The fall quarter edition of Pizza with the Presidents started off on a whimsical note — with a question about marching bands — before turning to more serious topics that weigh on student minds.
Coley and ASI President Julian Herrera dove into questions from the bevy of students who showed up for a pizza lunch and to have their voices heard in the Bronco Student Center on Nov. 10.
Air Resources Board and Spadra
In response to questions about the Air Resources Board (ARB) potentially moving to the parcel known to agriculture students as Spadra Farm, Coley sought to assure the crowd that the 150-acre property would continue to be in integral part of the College of Agriculture.
Under terms of the agreement to acquire the 300-acre Lanterman property, which has been dubbed Campus South, the university agreed to accommodate three state agencies, including the ARB, which will build new facilities and relocate its employees. The two other agencies, the California Highway Patrol and California Conservation Corps, have identified other areas on campus for their operations.
“Spadra Farm will always be a part of Cal Poly Pomona. I am resistant to ever promising that something will never happen,” Coley said. “What I can promise is that we are committed to agriculture.”
Coley said that once the ARB makes a decision about the location of the new facility, a moratorium on the development of Spadra would be enacted until the Academic Master Plan is completed.
The cost of parking tickets on campus drew the ire of at least one student.
Mike Biagi, director of parking and transportation services, said the university does not control the amount of the fine and that the penalty is computed using the California Vehicle Code.
He advised students who felt that they were wrongly issued a ticket to go through the online appeals process. Biagi said that 19 percent of appeals are overturned.
Responding to concerns about hit-and-runs, car break-ins and other safety issues in the parking lots, Biagi said the second parking structure currently under construction will contain 73 surveillance cameras. Cameras also could be placed in the parking lots if funding is found, Biagi said.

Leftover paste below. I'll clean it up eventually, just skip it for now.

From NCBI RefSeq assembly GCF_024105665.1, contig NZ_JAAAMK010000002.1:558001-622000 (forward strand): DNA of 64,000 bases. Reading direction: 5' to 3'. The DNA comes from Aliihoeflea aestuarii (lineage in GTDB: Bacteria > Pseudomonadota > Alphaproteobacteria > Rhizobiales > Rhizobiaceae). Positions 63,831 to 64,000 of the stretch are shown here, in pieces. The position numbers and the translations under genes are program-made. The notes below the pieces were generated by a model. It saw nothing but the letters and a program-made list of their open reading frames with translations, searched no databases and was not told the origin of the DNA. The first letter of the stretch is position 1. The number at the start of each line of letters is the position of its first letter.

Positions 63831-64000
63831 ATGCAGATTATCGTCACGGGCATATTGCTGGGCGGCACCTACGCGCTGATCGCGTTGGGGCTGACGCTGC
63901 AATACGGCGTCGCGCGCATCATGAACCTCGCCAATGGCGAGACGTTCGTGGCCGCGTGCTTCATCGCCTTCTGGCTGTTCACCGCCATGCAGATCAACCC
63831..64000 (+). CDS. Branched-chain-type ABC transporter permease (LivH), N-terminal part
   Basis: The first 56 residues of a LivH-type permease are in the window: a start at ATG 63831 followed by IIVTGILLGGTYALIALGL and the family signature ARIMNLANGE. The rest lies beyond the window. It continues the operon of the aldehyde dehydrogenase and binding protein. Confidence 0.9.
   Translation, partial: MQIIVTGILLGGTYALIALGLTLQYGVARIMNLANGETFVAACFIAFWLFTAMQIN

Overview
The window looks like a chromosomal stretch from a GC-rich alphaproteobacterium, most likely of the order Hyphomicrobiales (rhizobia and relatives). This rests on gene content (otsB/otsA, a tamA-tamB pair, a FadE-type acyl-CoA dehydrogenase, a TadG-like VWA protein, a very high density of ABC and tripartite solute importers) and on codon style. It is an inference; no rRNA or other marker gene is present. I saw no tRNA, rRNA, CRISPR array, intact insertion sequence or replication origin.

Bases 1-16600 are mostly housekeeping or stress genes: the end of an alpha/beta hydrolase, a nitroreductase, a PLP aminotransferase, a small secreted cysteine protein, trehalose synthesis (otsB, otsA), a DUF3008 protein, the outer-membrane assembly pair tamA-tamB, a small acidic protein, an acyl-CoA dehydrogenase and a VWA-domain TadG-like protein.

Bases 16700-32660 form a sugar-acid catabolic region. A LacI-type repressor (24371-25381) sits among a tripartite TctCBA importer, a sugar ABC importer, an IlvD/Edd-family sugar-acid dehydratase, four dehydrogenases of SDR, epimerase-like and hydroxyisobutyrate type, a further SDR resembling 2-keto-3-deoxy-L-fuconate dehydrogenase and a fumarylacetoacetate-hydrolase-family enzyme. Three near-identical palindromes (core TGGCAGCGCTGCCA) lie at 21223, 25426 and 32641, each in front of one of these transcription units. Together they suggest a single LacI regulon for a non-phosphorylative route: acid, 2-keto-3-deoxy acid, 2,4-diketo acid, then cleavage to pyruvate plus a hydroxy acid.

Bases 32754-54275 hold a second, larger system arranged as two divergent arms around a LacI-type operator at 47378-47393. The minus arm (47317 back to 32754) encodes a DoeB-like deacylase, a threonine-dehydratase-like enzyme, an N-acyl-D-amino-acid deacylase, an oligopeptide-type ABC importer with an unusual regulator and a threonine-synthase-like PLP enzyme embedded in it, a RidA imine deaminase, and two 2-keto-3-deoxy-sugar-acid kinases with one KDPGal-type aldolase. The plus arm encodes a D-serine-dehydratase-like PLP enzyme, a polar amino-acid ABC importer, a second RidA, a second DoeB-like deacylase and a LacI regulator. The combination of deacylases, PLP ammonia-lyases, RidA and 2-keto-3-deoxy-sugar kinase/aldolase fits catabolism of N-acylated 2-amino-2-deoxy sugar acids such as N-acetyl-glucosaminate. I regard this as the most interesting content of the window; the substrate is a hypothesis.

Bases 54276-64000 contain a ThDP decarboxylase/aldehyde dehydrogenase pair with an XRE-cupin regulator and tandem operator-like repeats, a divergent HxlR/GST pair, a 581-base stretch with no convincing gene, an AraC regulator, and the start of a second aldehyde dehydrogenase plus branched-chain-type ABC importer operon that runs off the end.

Coley urged drivers on campus to make pedestrian safety a priority.
One student wondered why tuition costs more for summer quarter and whether the university would do anything to make it more affordable.
Coley said that with semester conversion looming, the university is working to lower the cost of summer session so that students can take needed classes for graduation before the switch to semesters.
“We want to hold a robust summer school so that students who can graduate before fall 2018 are given that opportunity,” Coley said.
Financial aid programs such as Pell grants and loans will continue for students who have not exhausted their eligibility during the year. Additional grants for the summer also are in the pipeline.
- The university has more than 550 undocumented students and recognizes the need for a center that would serve them. The Division of Student Affairs is looking into the establishment of such a center.
- The campus is making strides to conserve water and is nearing completion of its own water treatment plant.
- Coley affirmed that students have a right to free speech and that it will always be valued at the university.
- Herrera said that conversations are taking place within ASI about making Cal Poly Pomona a smoke-free campus.
- Students concerns about healthy dining options can be addressed through the Dining Services Survey through Nov. 23.
- Early commencement will continue to be offered for students who are within eight units of the completion of their degree.